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Those petty Liches still discuss are those things Undead or not. This fanatic, Naadir, believes that Spectres are the “souls of the deceased” with which he can talk; others consider them mere imprints of Life, caused by a powerful, dramatic, emotional death. I will not reveal the truth today, dear readers, for I enjoy observing their pitiful debate. But aside from their status, it should be noted that spectres are very real. There’re many different types of them, including Banshee, mistresses of despair, Shades, shadows of the dead, Moroks, who induce powerful nightmares, and many more. But all of them may kill with a single touch, carrying the ice grasp of death with itself. They’re also incorporeal: regular weapon cannot damage them and they can pass through objects.
It’s interesting to know that it’s very easy to control a spectre…

Vampires
…Who remembers the story of how the Vampires came into being? Correct, I remember. But this tale deserves a whole book, so I’ll recount it later. For now, let’s assume that the Vampires are almost as ancient as the world itself.
What do you know about those creatures? That they’re bloodsucking beasts, have superhuman strength, can fly… well, yeah, all of those things are true. But there is a one thing you should know. Vampires are divided into the 3 Courts: Black, Red and White.
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Black Vampires, also called Nosferatus, are very rare today. They’re the most ancient of their kind, powerful magicians and… the ugliest of them all. They’re the most popular figures of fairy tales. It should be noted that they can sustain themselves without blood for long periods of time, becoming desiccated and less powerful.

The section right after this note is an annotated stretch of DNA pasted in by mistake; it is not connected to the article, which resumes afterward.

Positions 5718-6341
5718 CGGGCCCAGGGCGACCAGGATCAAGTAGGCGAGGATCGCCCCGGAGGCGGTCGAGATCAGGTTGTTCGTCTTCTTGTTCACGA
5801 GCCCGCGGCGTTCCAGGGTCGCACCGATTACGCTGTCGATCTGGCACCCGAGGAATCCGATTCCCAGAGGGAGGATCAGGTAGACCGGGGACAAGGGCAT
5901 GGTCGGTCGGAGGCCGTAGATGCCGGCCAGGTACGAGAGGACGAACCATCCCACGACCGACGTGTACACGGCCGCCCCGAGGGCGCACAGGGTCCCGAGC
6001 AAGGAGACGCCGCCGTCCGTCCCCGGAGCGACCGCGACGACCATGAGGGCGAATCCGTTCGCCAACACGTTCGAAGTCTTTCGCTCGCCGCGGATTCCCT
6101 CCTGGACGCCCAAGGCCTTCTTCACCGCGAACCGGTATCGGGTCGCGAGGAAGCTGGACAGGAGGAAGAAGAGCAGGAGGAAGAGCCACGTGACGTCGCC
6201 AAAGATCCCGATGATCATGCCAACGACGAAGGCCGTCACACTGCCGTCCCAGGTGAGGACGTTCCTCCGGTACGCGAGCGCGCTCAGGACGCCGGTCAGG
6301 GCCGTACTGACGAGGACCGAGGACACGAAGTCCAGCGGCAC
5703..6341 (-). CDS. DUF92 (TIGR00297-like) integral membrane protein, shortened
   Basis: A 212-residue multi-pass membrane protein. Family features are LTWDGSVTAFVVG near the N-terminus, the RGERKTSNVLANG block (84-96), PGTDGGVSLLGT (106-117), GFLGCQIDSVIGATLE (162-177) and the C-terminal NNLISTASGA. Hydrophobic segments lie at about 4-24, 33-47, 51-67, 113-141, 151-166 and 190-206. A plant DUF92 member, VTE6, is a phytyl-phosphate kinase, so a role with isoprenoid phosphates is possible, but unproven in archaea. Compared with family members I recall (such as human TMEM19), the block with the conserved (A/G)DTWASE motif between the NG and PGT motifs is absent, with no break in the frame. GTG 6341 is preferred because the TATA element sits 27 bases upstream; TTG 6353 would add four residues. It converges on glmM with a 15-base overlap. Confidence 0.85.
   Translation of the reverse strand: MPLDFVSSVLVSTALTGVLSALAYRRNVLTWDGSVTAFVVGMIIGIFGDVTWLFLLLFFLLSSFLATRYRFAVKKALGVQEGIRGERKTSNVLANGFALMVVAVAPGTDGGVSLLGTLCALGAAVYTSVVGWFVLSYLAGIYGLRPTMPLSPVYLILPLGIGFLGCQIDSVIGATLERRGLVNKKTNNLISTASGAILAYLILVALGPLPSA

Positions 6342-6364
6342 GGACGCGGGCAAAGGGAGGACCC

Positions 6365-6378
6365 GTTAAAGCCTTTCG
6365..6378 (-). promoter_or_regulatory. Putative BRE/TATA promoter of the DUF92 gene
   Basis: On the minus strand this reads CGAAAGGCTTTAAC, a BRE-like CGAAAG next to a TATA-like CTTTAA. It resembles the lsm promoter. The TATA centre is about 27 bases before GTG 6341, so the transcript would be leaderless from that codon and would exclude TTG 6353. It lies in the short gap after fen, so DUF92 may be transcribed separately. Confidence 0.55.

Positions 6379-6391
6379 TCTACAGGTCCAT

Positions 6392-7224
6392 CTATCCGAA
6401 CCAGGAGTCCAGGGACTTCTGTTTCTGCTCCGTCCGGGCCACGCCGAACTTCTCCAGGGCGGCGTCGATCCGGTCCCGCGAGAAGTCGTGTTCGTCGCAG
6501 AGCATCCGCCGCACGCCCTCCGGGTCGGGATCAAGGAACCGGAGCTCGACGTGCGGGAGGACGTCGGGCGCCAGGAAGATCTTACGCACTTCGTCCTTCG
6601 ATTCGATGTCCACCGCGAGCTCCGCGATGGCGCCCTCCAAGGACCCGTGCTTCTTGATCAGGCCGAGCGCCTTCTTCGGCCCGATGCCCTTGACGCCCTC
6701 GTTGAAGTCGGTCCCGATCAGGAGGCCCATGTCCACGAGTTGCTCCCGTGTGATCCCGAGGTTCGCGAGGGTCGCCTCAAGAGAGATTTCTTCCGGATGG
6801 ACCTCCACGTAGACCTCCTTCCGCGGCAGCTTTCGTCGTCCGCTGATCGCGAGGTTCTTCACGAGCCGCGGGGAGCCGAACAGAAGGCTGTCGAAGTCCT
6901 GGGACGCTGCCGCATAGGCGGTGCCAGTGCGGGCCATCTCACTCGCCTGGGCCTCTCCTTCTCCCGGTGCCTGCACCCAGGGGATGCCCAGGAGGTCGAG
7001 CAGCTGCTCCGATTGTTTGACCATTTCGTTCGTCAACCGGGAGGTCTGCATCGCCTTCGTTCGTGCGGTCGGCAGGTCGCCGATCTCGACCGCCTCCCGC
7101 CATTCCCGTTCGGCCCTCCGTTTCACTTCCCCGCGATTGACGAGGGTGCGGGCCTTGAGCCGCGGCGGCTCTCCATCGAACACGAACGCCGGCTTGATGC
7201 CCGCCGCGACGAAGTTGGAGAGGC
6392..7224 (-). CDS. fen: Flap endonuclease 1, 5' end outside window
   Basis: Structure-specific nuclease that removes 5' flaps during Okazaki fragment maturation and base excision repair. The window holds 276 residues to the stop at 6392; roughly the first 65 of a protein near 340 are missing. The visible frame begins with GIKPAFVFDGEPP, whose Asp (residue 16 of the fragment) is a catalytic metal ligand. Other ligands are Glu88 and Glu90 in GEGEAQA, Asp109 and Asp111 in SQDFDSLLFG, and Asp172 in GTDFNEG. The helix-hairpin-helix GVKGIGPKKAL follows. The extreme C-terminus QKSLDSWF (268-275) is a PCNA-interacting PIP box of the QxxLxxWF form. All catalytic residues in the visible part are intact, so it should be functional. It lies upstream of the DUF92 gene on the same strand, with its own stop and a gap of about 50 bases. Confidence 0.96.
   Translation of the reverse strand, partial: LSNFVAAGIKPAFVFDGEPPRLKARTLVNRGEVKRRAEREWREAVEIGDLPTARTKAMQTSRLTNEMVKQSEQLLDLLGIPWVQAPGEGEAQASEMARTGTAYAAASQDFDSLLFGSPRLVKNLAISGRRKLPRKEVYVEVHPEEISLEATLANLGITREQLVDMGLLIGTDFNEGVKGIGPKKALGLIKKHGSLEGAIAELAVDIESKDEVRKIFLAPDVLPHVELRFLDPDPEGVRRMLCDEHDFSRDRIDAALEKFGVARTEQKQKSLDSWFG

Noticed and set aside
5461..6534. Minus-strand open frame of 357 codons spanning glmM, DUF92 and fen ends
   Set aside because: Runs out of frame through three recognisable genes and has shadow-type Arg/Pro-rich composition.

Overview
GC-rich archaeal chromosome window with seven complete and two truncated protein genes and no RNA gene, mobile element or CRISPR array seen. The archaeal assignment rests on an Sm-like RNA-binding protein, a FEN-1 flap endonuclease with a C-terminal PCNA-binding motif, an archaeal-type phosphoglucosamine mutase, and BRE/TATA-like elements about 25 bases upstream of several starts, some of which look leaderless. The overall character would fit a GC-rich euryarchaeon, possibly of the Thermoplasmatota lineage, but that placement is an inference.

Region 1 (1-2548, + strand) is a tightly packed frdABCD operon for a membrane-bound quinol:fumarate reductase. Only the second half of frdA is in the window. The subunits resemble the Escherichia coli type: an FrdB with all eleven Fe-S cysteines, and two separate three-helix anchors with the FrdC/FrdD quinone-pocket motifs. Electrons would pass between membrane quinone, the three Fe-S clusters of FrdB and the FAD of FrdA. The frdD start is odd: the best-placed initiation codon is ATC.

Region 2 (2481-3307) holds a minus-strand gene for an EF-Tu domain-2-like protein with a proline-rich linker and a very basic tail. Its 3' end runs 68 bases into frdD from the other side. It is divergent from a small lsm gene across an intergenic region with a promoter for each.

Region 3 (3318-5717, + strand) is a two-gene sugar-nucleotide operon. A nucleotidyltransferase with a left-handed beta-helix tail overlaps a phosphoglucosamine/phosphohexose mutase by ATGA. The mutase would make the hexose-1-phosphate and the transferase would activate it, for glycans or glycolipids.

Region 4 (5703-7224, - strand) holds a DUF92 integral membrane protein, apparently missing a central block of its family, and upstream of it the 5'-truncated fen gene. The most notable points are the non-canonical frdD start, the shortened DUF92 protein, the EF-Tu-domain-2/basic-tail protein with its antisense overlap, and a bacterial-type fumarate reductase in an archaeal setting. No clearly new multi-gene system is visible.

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Red Vampires live in big society. Their true forms are grotesque and bat-like, but they often wear “disguises” made of skins of mortal and a little dose of magic. Their females are known to be perfect seductresses due to their sexual bodies and a mesmerizing smell; males also drive women crazy. That’s how they hunt, using their natural weapons. Their bite paralyses the victim, sealing it’s fate.
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White Vampires are the most… kind of their kind. They do not drink blood if they can help it; no, they drink the vary emotions of mortals. “Phyche” vampires, as they’re often called. Compared to the other Courts, they’re the weakest, but make perfect saboteurs.
Oh, did I forgot to tell you that the Vampires are not… quite Undead? I think I may have some prize for those who will deduce why they’re not… Anyway, the Red and White Courts are in alliance with the Liches. The Black Court is too nihilistic to ally with anybody.

That’s all for today. Visit me later, and I will tell about some creatures of the night serving the cause of Necromancers…
Last edited by Sandro400 on Apr 26 2015, 11:33, edited 3 times in total.

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Postby Groovy » Apr 23 2015, 14:17

I've just come across this article that brings up the subject of golems:

All the creators of these golems came up hard against a great truth. This is that when you create anything with the intention of endowing that thing with certain abilities, that thing inevitably takes on at least some of the characteristics of its creator. It achieves a consciousness of a sort and it is this consciousness that tradition says is almost impossible to eradicate.

It might be something to consider in our treatment of undead, constructs and magical creatures. I don't know how well we can handle this in the game, but it would work very well in the novel.

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Postby Sandro400 » Apr 26 2015, 11:34

I've updated the post with pictures, completely forgot about them =(

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Re: Undead (Necropolis) faction lore

Postby Sandro400 » Aug 25 2015, 11:06